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In re J.J.M.

Superior Court of Pennsylvania

September 10, 2019


          Appeal from the Dispositional Order Entered May 14, 2018 In the Court of Common Pleas of Luzerne County Juvenile Division at No(s): CP-40-JV-0000119-2018

          BEFORE: BOWES, J., DUBOW, J., and MUSMANNO, J.


          BOWES, J.

         J.J.M. appeals from the dispositional order entered following his delinquency adjudication for terroristic threats. We affirm.

         At the time of the events in question, Appellant was a fifteen-year-old student at West Side Career and Technology Center, a vocational high school in Luzerne County, Pennsylvania. The juvenile court summarized the testimony offered at the adjudication hearing arising from those events as follows.

M.W., a fifteen-year-old student at West Side C.T.C. testified that on February 20, 2018 she was in school and is familiar with [Appellant]. M.W. identified [Appellant] for the record and related that they have several classes together. She testified that she heard [Appellant] make statements regarding "things in reference to death and such," in the hallway, between classes and she was within two to three feet of him at the time the statements were made.
M.W. further testified that [Appellant] stated "he wanted to beat the record of 19." She testified he was either talking to someone or just said it and it was not directly said to her. She then notified school administrators Mr. Rava and Mr. Paulauskas. She further testified she went to the school authorities "because it was concerning due to past statements. I felt it needed to be taken seriously."
When asked on cross-examination if she felt that she needed to talk to [Appellant] to ask what he meant by the statement she replied "no, I felt it was unneeded." She stated the statements concerned her because he's shown signs of possibly being violent.
The Commonwealth next called K.S. a fourteen-year-old student at West Side C.T.C. K.S. testified that she was in school on February 20, 2018 and did not have any conversations with [Appellant] that day. She stated she did have conversations with him a few weeks before.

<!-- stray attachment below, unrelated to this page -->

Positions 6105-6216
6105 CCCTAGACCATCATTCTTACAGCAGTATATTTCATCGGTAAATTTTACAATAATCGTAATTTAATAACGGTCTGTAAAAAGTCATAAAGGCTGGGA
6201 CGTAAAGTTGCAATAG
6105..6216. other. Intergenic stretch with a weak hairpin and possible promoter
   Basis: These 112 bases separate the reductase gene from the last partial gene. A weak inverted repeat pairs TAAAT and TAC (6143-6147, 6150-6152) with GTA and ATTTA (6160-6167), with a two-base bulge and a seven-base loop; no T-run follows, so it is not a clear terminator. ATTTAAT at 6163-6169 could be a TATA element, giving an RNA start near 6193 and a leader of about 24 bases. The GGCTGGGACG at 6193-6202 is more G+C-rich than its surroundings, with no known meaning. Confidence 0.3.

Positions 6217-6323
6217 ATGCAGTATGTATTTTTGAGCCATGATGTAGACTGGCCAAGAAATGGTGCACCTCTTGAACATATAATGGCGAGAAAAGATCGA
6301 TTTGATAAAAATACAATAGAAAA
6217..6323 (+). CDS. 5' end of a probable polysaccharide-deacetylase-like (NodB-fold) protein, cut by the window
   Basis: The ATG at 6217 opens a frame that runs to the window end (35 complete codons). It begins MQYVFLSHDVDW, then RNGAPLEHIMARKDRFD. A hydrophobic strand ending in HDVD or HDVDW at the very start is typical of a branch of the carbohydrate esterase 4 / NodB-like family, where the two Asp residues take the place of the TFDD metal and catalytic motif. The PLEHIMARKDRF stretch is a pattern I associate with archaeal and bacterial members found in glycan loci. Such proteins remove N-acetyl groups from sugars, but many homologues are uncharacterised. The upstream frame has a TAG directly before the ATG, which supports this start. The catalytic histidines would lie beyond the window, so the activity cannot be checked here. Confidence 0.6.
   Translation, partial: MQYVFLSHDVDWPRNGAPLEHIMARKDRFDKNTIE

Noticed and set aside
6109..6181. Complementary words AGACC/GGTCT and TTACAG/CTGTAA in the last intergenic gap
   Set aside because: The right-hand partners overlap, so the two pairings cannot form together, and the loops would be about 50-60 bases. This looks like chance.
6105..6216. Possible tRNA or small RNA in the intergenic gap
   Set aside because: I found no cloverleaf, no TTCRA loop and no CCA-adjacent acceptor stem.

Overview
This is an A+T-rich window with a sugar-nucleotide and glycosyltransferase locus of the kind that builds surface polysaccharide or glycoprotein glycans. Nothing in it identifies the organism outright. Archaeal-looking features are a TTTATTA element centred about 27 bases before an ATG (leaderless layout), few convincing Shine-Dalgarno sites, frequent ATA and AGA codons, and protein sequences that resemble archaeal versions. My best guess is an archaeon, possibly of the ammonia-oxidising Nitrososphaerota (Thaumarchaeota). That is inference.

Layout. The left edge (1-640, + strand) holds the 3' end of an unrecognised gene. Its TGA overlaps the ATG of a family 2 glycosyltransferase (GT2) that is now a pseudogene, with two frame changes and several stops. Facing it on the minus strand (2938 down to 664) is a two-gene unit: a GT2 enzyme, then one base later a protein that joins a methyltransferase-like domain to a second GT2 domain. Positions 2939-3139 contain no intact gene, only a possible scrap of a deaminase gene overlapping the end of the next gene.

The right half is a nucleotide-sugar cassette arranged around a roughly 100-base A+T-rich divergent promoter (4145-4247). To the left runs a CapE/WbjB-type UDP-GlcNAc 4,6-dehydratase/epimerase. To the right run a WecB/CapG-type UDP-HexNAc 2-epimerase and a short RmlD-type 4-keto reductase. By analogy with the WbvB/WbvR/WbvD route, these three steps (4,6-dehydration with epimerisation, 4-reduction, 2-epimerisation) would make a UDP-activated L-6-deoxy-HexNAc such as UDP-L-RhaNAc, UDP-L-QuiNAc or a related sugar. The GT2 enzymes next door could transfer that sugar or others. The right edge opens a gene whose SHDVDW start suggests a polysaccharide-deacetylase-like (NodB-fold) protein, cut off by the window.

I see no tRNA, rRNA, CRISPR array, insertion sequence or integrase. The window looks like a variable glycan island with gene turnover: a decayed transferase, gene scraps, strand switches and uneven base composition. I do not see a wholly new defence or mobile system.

K.S. testified [Appellant] said "he doesn't think people deserve to live and everyone should just die." She went to school administrator Mr. Paulauskas and reported this incident.
K.S. testified that she did not immediately report the statement to school administration however, a few weeks later after she heard other statements he made, she then spoke up about it because it was a serious problem. She stated "I was scared, like, I was nervous. I was scared because I didn't know what was going to happen. There was previously school shootings like you never know. I spoke with Mr. Paulauskas and Mr. Rava, I approached them because my friends approached me about him saying he was going to beat the record. She stated she was concerned and reported this information to school personnel and believed [Appellant] was then suspended from school. He was no longer at school."
K.S. further testified about previous statements that she heard coming out of J.M's mouth that worried her. She stated the statement that she heard was "that he thought people should die, people like shouldn't live. That's what I heard myself." She further related that other people told her about other statements he had made.